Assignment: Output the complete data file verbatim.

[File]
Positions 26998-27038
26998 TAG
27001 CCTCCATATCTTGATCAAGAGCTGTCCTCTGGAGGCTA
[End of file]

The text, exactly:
Positions 26998-27038
26998 TAG
27001 CCTCCATATCTTGATCAAGAGCTGTCCTCTGGAGGCTA